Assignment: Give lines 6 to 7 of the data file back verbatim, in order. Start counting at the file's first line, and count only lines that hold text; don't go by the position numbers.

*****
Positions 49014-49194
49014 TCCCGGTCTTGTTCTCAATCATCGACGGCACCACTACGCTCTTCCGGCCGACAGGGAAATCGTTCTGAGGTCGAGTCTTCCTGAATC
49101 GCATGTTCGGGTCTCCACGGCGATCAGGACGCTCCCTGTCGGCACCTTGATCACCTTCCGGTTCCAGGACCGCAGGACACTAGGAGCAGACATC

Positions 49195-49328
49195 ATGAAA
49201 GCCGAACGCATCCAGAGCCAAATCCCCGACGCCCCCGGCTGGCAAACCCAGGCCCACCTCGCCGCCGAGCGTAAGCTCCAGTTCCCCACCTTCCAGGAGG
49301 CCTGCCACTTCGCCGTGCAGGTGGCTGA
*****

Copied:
49201 GCCGAACGCATCCAGAGCCAAATCCCCGACGCCCCCGGCTGGCAAACCCAGGCCCACCTCGCCGCCGAGCGTAAGCTCCAGTTCCCCACCTTCCAGGAGG
49301 CCTGCCACTTCGCCGTGCAGGTGGCTGA